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Hortus #2

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Here is part 2 of Hortus.


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The Era of Iris Hybridizing Comes to a Close Part 2
Hortus Veritas


By replacing one's soil with a few tons of sandy loam with lots of grit,
 using cloches or glass cold frames, and careful fertilizing and
 watering, the so-called tender lines of bearded irises can thrive in wet
 climates. And of course there is nothing to prevent anyone from
 moving to the sunnier areas of California. So why bother improving =

these lines to produce similar irises which will be less susceptible to rot=
People who have seen modern spuria irises growing at their best in
 areas such as California, and who know that most of these irises will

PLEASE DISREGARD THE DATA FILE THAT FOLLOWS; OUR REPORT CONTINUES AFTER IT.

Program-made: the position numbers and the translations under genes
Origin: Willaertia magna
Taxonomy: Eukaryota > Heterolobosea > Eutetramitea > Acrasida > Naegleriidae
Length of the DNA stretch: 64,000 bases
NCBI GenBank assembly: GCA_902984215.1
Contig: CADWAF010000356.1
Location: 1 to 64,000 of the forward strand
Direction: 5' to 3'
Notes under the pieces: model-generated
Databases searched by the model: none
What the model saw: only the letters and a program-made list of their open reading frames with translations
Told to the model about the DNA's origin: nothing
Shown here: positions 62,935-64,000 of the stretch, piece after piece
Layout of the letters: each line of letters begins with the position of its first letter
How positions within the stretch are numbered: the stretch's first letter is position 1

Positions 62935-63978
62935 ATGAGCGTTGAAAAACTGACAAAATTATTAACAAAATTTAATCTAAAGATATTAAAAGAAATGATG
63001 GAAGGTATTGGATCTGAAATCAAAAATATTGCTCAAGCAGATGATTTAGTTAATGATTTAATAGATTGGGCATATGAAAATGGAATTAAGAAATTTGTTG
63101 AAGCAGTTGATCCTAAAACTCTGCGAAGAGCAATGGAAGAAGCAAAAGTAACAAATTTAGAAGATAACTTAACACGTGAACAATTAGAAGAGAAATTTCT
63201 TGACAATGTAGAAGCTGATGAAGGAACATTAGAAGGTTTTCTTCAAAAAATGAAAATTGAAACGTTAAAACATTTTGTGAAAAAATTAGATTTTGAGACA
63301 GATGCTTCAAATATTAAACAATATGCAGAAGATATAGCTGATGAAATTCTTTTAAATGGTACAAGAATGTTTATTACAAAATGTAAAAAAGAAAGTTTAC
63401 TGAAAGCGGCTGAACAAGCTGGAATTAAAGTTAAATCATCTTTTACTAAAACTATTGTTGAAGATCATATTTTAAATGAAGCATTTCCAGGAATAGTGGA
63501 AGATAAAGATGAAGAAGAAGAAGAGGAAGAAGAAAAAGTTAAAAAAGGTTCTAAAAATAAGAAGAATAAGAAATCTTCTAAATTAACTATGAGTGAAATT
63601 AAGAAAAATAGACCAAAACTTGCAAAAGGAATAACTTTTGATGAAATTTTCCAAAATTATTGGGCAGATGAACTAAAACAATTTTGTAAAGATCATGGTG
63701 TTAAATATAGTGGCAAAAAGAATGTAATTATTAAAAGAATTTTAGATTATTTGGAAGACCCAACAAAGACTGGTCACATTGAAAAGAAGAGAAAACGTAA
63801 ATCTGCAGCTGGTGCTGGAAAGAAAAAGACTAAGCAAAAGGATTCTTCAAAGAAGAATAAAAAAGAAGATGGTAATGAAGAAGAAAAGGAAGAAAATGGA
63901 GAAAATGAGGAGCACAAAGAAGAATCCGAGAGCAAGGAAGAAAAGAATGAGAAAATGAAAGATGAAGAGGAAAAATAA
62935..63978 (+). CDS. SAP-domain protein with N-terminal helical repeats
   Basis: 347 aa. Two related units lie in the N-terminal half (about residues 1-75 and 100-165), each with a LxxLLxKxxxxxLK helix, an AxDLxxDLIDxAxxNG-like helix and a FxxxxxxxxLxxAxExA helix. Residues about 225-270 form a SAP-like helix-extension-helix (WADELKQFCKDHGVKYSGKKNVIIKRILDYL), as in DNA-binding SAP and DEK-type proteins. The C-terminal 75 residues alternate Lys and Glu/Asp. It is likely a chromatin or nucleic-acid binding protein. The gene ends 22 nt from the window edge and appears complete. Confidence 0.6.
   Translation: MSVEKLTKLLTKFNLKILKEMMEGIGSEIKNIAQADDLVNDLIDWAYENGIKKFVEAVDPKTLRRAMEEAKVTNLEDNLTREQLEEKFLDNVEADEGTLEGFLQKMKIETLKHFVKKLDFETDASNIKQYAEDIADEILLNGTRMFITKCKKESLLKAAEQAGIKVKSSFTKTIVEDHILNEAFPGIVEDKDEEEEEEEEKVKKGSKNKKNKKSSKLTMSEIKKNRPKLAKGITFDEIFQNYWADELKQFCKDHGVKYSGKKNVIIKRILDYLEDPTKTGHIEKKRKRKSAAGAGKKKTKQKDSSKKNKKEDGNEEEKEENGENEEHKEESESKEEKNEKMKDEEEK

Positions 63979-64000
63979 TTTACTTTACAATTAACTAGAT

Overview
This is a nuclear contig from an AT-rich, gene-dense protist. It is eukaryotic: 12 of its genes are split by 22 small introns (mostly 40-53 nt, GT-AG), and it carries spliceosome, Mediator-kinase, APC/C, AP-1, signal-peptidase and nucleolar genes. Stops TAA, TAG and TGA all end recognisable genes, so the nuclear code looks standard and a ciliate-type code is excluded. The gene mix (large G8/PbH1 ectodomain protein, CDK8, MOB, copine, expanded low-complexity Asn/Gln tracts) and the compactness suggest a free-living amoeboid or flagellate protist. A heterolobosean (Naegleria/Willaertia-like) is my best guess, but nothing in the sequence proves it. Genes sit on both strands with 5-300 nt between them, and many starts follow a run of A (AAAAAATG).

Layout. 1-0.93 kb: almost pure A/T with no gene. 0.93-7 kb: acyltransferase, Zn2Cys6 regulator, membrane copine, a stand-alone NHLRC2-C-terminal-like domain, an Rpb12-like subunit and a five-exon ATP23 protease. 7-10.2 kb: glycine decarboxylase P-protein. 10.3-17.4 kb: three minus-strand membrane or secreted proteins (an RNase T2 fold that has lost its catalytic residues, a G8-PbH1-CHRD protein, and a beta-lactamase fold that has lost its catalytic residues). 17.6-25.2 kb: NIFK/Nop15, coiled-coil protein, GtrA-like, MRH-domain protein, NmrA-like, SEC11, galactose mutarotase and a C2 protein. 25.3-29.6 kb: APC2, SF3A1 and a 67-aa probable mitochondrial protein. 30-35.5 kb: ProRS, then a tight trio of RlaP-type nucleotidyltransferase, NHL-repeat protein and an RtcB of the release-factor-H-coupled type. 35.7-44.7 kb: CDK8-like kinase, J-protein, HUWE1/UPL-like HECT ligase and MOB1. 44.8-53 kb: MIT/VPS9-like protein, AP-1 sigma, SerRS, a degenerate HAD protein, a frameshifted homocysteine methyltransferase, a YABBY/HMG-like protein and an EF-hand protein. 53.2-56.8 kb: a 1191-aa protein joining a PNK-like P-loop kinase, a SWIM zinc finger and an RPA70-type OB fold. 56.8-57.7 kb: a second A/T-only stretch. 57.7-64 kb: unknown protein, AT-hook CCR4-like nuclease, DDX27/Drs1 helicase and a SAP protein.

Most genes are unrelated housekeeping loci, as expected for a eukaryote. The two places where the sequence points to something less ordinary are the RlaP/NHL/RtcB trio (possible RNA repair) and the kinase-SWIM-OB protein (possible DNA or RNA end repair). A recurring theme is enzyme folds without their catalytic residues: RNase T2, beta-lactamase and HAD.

not grow so well in the eastern and southern U.S., have hinted that =

spuria irises offer hybridizers challenging opportunities.  They have
 pointed out that many spuria species such as I. carthaliniae and
 I. musulmanica, and species hybrids like the cultivar BELIZE, do
 wonderfully in the Eastern U.S. =

One might ask: "Wouldn't it be worthwhile to develop strains
 of spuria hybrids that grow and bloom vigorously in the East?" =

 Surely trying to do this would be going against Nature! Anyone
 who has confronted Nature face to face knows you don't want =

to get into a fight with Nature. =

Iris authorities familiar with Japanese irises like to boast that =

all the many forms and colors of that type of iris come from a single =

species, i.e. Iris ensata.  By collecting from the wild as many
 different forms as could be found, and then breeding these
 various forms to get extremely large flowers of many different
 color patterns, the modern Japanese irises were made possible. =

 Some Japanese iris breeders seem to think that dwarf plants with
 all their parts in proportion would be nice - but would they? =

 Some people tend to think that it would be nice to develop cultivars
 which are more lime tolerant or have a wider spectrum of colors.  =

Do these objectives make sense to you? Get serious!

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